Acts 16:1–5 (ESV): 16 Paul came also to Derbe and to Lystra. A disciple was there, named Timothy, the son of a Jewish woman who was a believer, but his father was a Greek. 2 He was well spoken of by the brothers at Lystra and Iconium. 3 Paul wanted Timothy to accompany him, and he took him and circumcised him because of the Jews who were in those places, for they all knew that his father was a Greek. 4 As they went on their way through the cities, they delivered to them for observance the decisions that had been reached by the apostles and elders who were in Jerusalem. 5 So the churches were strengthened in the faith, and they increased in numbers daily.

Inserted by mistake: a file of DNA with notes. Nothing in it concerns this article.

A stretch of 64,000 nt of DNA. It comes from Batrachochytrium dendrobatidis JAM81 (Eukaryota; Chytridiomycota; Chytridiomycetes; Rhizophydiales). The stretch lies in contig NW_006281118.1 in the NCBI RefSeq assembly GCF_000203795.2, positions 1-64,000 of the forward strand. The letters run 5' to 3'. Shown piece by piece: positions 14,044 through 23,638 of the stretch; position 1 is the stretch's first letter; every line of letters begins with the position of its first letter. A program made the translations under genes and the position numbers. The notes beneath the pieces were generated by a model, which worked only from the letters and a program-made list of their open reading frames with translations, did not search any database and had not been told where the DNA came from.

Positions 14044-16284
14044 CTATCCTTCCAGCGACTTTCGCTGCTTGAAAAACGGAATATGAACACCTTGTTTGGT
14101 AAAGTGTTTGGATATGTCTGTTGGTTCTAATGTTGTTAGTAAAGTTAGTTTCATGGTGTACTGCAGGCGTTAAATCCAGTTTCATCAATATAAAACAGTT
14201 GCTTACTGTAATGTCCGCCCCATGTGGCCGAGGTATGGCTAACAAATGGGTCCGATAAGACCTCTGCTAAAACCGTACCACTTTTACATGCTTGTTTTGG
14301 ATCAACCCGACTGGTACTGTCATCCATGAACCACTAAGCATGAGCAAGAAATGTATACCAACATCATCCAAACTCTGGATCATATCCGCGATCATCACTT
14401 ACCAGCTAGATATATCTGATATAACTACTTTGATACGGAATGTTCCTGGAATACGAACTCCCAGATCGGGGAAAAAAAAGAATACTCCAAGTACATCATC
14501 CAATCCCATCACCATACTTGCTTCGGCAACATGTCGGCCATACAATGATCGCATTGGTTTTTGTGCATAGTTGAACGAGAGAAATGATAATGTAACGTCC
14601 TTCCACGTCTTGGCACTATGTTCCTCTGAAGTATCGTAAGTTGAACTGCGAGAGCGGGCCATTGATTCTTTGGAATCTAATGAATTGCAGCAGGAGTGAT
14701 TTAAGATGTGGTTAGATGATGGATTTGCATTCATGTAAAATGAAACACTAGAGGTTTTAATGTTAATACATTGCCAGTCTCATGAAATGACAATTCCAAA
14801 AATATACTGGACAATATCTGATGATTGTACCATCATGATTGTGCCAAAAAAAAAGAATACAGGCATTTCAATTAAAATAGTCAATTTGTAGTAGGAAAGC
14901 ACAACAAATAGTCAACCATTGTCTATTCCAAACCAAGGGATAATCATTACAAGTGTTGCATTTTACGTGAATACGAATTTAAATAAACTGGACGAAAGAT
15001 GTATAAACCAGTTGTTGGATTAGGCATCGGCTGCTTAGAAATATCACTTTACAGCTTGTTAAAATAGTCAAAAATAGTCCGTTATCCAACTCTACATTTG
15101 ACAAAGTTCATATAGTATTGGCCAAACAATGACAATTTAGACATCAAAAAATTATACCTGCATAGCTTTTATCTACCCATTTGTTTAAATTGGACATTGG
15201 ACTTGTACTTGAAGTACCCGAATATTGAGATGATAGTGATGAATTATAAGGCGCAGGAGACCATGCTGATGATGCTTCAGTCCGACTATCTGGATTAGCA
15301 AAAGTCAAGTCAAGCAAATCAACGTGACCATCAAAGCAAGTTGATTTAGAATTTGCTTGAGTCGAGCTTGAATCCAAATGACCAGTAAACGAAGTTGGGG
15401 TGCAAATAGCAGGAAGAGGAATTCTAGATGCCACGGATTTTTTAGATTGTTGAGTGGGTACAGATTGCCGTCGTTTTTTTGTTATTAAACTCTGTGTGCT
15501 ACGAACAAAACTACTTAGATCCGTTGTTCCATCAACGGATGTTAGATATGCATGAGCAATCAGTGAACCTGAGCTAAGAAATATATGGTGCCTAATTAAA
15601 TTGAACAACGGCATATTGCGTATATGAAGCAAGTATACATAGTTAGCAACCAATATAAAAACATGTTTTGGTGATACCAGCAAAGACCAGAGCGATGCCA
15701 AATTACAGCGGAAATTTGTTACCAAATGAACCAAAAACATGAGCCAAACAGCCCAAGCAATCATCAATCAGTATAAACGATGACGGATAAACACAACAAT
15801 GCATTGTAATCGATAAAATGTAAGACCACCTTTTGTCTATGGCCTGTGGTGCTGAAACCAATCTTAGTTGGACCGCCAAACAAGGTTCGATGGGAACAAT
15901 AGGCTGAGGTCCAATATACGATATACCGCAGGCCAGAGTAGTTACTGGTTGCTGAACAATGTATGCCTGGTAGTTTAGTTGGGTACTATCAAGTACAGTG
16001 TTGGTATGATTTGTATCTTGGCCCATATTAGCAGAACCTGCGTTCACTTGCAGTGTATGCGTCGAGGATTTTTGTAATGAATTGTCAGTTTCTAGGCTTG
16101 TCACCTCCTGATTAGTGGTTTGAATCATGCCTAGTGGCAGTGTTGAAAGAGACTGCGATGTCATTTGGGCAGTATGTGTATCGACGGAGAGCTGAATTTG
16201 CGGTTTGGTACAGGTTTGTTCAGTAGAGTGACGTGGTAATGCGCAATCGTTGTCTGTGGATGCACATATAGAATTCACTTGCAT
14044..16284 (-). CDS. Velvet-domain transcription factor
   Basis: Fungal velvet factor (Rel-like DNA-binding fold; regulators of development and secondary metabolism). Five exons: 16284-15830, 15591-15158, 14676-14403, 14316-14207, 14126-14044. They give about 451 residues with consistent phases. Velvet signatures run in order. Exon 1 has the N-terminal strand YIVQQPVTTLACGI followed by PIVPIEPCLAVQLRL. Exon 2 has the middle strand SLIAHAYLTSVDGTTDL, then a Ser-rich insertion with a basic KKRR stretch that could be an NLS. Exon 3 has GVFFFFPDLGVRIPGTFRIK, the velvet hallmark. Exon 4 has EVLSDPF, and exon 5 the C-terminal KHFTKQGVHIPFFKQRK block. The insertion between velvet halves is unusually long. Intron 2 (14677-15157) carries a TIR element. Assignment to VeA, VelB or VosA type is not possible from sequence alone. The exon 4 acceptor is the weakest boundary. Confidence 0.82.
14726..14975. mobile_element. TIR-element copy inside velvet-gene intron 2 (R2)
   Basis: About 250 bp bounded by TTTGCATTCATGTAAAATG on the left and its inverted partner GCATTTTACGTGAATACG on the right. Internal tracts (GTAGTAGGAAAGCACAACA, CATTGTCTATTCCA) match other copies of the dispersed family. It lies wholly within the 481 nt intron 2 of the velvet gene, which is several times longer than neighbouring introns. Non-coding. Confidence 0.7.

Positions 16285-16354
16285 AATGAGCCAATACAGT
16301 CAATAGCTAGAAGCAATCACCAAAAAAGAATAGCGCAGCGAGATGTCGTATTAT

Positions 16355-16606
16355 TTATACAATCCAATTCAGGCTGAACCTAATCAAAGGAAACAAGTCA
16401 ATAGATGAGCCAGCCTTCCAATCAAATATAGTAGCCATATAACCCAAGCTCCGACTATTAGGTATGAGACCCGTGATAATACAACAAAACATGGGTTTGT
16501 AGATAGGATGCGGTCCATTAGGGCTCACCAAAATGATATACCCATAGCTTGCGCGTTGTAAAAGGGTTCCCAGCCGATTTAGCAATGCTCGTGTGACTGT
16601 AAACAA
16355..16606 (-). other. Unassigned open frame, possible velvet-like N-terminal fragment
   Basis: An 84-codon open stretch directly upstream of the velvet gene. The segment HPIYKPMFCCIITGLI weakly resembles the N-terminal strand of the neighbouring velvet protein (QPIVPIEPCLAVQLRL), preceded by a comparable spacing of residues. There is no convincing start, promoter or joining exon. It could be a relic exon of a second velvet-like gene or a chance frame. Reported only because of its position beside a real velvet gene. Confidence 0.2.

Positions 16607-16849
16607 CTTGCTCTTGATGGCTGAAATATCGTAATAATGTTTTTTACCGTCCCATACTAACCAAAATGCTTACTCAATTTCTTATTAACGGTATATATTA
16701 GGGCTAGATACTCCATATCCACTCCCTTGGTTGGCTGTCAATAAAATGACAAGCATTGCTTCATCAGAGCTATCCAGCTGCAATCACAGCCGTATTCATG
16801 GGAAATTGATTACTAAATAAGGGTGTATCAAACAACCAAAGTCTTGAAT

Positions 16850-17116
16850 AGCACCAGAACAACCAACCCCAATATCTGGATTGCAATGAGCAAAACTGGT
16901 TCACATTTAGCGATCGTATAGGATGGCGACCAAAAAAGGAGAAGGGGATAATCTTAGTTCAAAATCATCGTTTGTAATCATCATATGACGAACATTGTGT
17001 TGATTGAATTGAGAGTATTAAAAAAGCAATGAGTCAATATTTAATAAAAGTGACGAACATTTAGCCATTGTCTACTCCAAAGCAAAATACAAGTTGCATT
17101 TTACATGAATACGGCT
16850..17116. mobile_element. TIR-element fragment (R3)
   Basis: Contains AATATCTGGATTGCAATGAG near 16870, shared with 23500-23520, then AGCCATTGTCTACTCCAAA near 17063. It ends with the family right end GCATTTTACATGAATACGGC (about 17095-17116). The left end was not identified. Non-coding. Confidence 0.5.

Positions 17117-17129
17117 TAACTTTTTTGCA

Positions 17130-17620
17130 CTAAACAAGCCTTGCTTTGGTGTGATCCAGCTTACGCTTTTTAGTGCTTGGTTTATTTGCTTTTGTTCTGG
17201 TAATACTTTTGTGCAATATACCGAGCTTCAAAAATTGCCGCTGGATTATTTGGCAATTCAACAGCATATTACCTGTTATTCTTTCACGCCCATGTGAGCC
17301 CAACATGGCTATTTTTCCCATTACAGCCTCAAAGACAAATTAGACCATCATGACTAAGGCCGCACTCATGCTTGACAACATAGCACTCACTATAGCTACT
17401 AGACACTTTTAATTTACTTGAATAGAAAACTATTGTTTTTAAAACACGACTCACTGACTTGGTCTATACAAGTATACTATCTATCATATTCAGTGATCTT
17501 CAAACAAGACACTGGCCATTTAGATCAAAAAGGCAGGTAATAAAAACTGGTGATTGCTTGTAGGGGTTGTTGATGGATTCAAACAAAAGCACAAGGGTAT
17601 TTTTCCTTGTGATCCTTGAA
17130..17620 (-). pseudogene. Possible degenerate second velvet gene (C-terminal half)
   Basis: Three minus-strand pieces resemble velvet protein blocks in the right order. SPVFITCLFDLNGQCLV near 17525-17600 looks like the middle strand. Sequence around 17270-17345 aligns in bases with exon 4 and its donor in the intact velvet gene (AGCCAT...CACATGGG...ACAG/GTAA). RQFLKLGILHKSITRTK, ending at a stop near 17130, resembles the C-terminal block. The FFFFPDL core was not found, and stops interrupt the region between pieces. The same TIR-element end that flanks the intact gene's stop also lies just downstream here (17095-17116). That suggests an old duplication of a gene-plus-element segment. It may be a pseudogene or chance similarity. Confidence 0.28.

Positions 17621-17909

His mother was a Jew and father was a Greek. He was probably was a teenager when he first joined Paul in his journey. His mother and grandmother were Christians and had taught him God’s Word (the Old Testament) since he had been a young child. They probably came to the Christian faith on Paul’s first missionary journey.
Timothy was sent by Paul to Corinth and Thessalonica for important tasks. Paul entrusted important ministries to Timothy, including overseeing the church at Ephesus. Paul viewed Timothy as his “true son in the faith.” Timothy is mentioned as co-author in six other New Testament letters. In Philippians Paul says: